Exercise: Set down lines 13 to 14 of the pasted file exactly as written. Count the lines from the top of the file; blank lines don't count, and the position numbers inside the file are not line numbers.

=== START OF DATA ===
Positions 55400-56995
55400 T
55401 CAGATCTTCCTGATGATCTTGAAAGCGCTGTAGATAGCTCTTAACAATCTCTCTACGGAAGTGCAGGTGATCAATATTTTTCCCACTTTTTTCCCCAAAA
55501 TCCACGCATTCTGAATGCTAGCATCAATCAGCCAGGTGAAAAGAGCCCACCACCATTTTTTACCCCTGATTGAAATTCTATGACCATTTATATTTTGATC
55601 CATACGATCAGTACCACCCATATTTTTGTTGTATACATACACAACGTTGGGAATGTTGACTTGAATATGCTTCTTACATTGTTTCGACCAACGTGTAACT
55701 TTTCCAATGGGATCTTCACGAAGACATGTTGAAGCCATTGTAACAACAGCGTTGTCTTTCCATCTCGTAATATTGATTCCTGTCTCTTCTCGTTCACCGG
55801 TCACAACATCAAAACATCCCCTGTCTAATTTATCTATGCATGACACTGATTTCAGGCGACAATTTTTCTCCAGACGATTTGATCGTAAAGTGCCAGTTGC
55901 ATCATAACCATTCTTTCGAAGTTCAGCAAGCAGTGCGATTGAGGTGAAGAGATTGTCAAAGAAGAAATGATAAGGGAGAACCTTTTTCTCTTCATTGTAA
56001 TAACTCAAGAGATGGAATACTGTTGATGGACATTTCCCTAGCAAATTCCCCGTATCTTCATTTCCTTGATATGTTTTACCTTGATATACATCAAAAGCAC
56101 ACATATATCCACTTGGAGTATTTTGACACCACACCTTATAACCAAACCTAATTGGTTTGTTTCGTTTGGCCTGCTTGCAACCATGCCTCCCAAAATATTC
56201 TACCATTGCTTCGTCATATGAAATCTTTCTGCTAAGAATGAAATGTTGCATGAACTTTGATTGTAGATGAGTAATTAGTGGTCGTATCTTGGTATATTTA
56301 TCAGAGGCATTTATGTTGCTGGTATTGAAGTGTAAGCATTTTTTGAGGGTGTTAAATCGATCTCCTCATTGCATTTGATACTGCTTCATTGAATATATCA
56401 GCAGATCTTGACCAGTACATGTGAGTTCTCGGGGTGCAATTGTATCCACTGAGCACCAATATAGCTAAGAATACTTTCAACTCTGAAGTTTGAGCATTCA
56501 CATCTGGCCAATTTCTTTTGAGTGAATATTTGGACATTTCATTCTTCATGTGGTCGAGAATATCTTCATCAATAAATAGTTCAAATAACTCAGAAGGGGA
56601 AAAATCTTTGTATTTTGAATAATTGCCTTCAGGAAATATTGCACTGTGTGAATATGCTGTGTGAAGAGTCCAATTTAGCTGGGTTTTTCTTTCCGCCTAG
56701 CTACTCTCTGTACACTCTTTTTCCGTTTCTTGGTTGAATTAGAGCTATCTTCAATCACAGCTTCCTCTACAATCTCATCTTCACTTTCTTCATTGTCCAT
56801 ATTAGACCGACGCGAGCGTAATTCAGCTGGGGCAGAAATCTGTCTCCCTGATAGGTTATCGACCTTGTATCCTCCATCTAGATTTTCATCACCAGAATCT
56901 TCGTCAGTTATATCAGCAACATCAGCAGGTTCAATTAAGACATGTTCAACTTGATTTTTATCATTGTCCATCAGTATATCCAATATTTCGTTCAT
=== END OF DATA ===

56401 GCAGATCTTGACCAGTACATGTGAGTTCTCGGGGTGCAATTGTATCCACTGAGCACCAATATAGCTAAGAATACTTTCAACTCTGAAGTTTGAGCATTCA
56501 CATCTGGCCAATTTCTTTTGAGTGAATATTTGGACATTTCATTCTTCATGTGGTCGAGAATATCTTCATCAATAAATAGTTCAAATAACTCAGAAGGGGA